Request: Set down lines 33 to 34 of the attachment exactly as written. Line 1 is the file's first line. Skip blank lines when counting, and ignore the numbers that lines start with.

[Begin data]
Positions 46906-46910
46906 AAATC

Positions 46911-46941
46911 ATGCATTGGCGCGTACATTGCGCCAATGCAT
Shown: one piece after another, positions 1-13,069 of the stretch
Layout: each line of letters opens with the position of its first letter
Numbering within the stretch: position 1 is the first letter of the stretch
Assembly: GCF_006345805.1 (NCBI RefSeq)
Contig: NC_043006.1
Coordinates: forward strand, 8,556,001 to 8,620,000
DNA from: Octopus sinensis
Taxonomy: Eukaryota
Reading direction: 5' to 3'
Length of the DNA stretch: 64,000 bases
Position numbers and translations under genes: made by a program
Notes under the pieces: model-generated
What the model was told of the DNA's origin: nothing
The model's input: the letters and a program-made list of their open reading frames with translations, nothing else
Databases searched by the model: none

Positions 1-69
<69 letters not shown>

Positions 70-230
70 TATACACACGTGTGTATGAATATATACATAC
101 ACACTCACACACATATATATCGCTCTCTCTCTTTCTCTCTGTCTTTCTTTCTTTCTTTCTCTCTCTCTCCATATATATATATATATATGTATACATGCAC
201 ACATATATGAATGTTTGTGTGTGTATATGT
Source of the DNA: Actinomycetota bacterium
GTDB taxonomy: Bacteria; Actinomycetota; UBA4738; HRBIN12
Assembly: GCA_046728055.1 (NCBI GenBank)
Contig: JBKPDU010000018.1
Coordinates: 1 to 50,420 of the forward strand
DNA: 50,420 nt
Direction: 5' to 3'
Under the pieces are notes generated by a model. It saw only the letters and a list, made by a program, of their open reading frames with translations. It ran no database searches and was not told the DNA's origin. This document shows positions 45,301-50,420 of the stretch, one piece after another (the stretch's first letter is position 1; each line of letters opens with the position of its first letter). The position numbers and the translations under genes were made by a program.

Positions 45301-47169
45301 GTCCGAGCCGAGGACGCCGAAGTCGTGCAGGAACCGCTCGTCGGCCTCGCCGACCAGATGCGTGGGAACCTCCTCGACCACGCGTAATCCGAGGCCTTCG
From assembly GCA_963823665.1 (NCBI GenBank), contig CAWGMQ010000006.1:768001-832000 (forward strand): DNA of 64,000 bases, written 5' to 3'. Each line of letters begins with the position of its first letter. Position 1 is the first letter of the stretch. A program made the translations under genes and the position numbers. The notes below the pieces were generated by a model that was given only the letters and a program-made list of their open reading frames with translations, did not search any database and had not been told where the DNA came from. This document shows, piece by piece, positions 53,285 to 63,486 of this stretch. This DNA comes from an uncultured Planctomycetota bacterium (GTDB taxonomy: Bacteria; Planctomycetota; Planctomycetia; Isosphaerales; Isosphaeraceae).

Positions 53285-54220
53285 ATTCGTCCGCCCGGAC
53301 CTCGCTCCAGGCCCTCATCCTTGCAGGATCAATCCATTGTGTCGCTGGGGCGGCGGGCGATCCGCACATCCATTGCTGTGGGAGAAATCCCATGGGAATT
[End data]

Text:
Under the pieces are notes generated by a model. It saw only the letters and a list, made by a program, of their open reading frames with translations. It ran no database searches and was not told the DNA's origin. This document shows positions 45,301-50,420 of the stretch, one piece after another (the stretch's first letter is position 1; each line of letters opens with the position of its first letter). The position numbers and the translations under genes were made by a program.

Positions 45301-47169